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‘DŌJŌ KUN’ 道場訓, or ‘RULES OF THE DŌJŌ’ (Better thought of as ‘RYÛHA KYÔKUN’ 流派教訓 or ‘Moral Lessons Of The Traditions’)
by Shinryuken Masamitsu Toda
戸田真龍軒正光, 1830-1912

一、忍耐は、先ず一服の間とぞ知れ
1) Nintai Wa, Mazu Ippuku No Ma Tozo Shire (Know that patience begins with taking a moment’s pause.)
二、人の道は、正義也と知れ
2) Hito No Michi Wa, Seigi Nari To Shire (Know that the path of humanity is justice.)
三、大欲と楽と依怙の心を忘れよ
3) Taiyoku To Raku To Iko No Kokoro Wo Wasureyo (Forget feelings of deep desire, longing for comfort, and reliance.)
四、悲しみも恨みも自然の定めと思い、唯だ不動心の悟りを得可し
4) Kanashimi Mo Urami Mo Shizen No Sadame To Omoi, Tada Fudoshin No Satori Wo U Beshi (One must think of sorrow and malice as fates set by nature and strive only to inquire the enlightenment of imperturbability.)
五、心常に忠孝の道を離れず、深く文武に志す可し
5) Kokoro Tsune-ni Chuko No Michi Wo Hanarezu, Fukaku Bunbu Ni Kokorozasu Beshi (One’s heart never straying from loyalty and filial duty, one must deeply engage oneself in study and the martial arts.)

明治二十三年春 戸田真龍軒正光
Meiji-nijusan-nen Toda Shinryuken Masamitsu (Spring, 1890 – Toda Shinryuken Masamitsu)

SANKEN

SANKEN (三見), which translates literally as ‘the three glances’, is a term that was used by various highly-skilled swordsmen of the Yagyû clan in Japanese history. It indicates the three-fold action of vigilant and highly focused observation of the enemy’s mental state, physical posture, and method of initial engagement, the moment when weapons are crossed in battle. The way in which the enemy holds his weapon is one facet of this intense observation and gives immediate insight as to whether the opponent is nervous, composed, weakened, strong, highly skilled, or inexperienced. Thus, one gains an edge on the engagement and can therefore take the proper initiative and course of action in combat.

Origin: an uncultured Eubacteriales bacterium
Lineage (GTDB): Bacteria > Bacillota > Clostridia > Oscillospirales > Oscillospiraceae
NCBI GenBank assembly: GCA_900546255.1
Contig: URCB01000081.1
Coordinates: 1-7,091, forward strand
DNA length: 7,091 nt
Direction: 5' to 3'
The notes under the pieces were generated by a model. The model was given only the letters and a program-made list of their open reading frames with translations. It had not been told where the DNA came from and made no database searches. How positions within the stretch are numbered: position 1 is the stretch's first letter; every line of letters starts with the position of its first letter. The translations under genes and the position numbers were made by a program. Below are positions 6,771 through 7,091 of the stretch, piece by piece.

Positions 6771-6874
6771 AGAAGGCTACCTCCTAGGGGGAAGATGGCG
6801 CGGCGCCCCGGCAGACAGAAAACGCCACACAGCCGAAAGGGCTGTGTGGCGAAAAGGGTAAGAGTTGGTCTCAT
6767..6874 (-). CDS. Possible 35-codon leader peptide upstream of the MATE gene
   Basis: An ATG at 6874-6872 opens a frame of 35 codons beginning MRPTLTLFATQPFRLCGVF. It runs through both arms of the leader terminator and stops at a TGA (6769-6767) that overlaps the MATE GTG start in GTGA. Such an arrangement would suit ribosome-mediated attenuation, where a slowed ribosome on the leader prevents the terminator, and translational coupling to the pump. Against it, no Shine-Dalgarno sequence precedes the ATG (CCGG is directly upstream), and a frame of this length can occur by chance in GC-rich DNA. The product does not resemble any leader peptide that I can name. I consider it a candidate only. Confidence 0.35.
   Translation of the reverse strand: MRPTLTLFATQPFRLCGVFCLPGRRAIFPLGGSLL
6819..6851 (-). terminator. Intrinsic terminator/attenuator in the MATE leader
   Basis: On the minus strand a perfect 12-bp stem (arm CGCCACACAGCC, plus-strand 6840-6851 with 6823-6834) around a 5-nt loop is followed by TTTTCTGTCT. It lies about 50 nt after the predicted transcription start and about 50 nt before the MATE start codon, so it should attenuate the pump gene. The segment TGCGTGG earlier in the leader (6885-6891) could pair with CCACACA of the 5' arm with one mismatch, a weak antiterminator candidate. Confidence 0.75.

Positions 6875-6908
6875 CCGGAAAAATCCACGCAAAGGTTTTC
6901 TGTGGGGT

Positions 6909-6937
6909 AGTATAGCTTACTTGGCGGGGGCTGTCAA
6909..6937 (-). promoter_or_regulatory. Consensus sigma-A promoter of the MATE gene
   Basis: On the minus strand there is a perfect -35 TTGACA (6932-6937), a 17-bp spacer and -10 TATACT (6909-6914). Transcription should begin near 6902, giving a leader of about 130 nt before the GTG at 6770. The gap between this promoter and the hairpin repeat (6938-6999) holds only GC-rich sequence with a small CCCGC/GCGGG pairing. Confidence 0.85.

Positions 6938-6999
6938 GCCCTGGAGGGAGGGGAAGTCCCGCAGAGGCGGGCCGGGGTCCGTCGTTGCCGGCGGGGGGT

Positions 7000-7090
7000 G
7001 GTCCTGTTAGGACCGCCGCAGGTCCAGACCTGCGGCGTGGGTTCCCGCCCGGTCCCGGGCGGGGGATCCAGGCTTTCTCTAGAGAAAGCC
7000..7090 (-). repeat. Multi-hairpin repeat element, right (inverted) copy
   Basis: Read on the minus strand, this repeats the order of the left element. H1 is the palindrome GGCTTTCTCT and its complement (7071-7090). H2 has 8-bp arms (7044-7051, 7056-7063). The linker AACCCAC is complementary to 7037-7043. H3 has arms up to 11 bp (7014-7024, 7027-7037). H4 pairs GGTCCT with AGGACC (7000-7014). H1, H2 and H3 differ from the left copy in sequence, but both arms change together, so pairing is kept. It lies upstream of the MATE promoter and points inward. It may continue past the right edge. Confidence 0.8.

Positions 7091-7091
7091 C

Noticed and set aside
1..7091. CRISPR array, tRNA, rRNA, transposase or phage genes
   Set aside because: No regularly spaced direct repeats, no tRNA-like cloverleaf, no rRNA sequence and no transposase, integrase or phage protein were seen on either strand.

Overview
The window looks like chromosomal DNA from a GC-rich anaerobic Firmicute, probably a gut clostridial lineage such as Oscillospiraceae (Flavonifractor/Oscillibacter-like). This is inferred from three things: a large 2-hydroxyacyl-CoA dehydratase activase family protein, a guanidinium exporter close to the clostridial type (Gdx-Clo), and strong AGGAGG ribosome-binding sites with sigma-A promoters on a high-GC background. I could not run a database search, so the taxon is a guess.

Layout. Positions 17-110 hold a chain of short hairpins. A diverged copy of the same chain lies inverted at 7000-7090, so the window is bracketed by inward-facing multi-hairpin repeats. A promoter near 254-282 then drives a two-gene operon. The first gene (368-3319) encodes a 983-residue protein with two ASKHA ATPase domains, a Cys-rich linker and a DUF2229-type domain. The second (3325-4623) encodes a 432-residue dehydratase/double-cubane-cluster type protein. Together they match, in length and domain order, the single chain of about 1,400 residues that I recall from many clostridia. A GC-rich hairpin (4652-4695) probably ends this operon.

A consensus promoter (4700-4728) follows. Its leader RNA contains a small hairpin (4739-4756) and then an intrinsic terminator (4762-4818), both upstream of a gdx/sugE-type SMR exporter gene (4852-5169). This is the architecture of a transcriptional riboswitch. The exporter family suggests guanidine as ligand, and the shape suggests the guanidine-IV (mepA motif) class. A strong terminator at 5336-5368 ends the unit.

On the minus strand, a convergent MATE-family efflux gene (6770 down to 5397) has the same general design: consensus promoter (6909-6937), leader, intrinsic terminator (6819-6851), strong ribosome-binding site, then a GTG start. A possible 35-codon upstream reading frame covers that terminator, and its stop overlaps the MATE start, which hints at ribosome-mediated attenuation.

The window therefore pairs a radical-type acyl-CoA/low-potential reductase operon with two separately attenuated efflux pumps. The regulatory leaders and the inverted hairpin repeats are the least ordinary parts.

✧ KACEM ZOUGHARI

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SAMURAI

Aisû Ikôsai, founder of the Kage-ryû (陰流) tradition of sword fighting, was born into the prominent bushi (“warrior”) Aisû family in 1452, and lived from the middle to the late Muromachi Period (1392-1573). This was one of Japan’s most turbulent periods. Ikôsai’s original name was Aisû Tarozaemon Hisatada, but he later took the name, ‘Ikôsai’. The Aisû family was a branch of the Kii clan of Kumano in the province of Kii, a powerful family, based in the Ise peninsula, in the center of the Kumano Bay area. They had been put in command of five castle areas by Shogun Morinaga Shinno (1308-1335) in the Nanbokuchô (Southern Dynasty) Period and were related to the Kitabatake clan with close relations to guerrilla fighters in the Iga area.
It is not clear where or from whom Ikôsai originially learned heihô (martial ways), but he was living during a period of great activity in fighting arts. Iizasa Ienao’s Tenshin Shôden Katori Shintô-ryû was active in the Kanto area, and Chûjô Hyôgono Nagahide had been spreading his Chûjô-ryû in Mikawa-guni (present day Aichi-ken) more than a hundred years earlier. As well, it is thought that in the Kyoto-Nara area, a core group of Nen-ryû of disciples known as the ‘Six Men of the Capital’ were spreading their art at the beginning of the 15th century.